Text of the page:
Minutes of the U.S. Federal Reserve's meeting early this month showed the central bank was on track to raise interest rates as soon December, even before Donald Trump's election as president led to a surge in inflation expectations.
The minutes released Wednesday signaled that a strengthening U.S. economy puts policy makers on a course to raise rates "in the near term," with some participants saying a move at the next meeting was needed to preserve credibility. The Fed hasn't changed its rate all year, even as several investors have criticized the central bank for failing to normalize monetary policy after years of holding borrowing costs close to zero.
"Participants generally agreed that the case for increasing the target range for the federal funds rate had continued to strengthen," the minutes from the Nov. 1-2 meeting read.
Futures prices show that investors consider a rate hike at the Fed's Dec. 13-14 meeting a near-certainty. The Fed hasn't increased its benchmark since December 2015, which was the first hike since rates were cut to near zero following the financial crisis of 2008. The target is currently set at 0.25% to 0.5%.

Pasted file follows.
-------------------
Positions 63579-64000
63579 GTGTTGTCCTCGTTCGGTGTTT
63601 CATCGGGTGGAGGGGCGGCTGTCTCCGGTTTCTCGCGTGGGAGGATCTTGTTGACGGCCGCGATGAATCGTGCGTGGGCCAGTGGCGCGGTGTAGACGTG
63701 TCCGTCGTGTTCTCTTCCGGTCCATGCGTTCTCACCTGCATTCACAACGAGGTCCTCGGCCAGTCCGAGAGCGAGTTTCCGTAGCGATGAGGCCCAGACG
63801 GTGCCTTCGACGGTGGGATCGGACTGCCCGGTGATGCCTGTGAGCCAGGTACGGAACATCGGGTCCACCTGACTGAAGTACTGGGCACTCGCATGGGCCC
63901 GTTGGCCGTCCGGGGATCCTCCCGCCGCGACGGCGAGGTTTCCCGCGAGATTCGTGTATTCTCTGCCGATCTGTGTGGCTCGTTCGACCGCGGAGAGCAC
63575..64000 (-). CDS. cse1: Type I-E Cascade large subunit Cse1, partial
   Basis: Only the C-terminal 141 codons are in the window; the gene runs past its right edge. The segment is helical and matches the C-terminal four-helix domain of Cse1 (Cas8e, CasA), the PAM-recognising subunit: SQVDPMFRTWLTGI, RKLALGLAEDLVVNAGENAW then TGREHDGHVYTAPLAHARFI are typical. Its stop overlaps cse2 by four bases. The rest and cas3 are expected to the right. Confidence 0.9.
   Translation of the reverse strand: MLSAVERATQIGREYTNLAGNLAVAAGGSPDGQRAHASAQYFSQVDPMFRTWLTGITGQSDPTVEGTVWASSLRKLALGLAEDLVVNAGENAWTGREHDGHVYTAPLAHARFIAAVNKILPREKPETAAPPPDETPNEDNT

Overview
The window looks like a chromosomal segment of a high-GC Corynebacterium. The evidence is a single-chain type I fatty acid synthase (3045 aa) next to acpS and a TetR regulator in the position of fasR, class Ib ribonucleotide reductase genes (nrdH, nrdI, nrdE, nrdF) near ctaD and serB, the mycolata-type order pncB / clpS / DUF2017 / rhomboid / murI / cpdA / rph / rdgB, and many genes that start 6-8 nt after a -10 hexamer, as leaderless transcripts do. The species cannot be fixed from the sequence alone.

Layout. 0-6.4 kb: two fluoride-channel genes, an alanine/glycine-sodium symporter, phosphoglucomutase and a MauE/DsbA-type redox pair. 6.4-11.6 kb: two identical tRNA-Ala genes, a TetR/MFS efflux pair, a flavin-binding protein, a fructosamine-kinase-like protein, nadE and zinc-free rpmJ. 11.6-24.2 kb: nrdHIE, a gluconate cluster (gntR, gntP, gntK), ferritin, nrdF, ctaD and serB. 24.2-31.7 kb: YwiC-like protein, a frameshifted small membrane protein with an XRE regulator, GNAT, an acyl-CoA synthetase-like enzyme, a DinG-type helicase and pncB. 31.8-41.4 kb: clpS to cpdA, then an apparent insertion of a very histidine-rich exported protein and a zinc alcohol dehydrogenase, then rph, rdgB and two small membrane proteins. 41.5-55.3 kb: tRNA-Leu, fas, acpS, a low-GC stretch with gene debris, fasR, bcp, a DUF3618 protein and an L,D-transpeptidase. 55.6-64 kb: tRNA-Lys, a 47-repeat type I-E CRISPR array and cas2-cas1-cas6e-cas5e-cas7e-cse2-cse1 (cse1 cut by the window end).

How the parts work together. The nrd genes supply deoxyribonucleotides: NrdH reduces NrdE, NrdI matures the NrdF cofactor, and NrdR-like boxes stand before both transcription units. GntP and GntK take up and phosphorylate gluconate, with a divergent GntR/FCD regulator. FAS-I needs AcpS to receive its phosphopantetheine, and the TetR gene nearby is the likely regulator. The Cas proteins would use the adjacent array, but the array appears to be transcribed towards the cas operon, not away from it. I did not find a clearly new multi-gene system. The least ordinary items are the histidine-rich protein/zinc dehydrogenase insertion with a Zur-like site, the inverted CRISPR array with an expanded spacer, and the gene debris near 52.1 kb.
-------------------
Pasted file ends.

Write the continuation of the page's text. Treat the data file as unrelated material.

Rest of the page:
Trump's election on Nov. 8 spurred a dramatic climb in Treasury yields, on speculation that his plans to cut taxes and increase infrastructure spending would lead to higher inflation. Prior to the election, some Fed policy makers felt that conditions did not warrant an immediate need to tighten policy, according to the minutes. The election wasn't mentioned in the latest minutes.
The latest commentary from the Fed supports market expectations that the central bank will raise rates in December, Regions Financial chief economist Richard Moody said in an interview. Based on futures prices, most investors project that the rate will rise by a quarter percentage point at the December meeting.
"The meeting was a non-event, and the minutes too," Moody said.
While few traders expected the Fed to take action in the week before the election, policy makers said there was no need to rush; some members of the central bank's rate-setting committee expressed the view that there remained "modest slack" in the labor market.
The central bank noted that the economy had strengthened in the third quarter, when gross domestic product grew at an estimated 2.9% annual rate, but pointed out that much of the gain represented one-off benefits from inventory accumulation and agricultural investment, mostly in soybean production.
Stockholders of financial companies like JPMorgan Chase (JPM) and Bank of America (BAC) have been openly rooting for higher rates. The prospect of further Fed increases has helped push up those stocks by more than 10% since the election.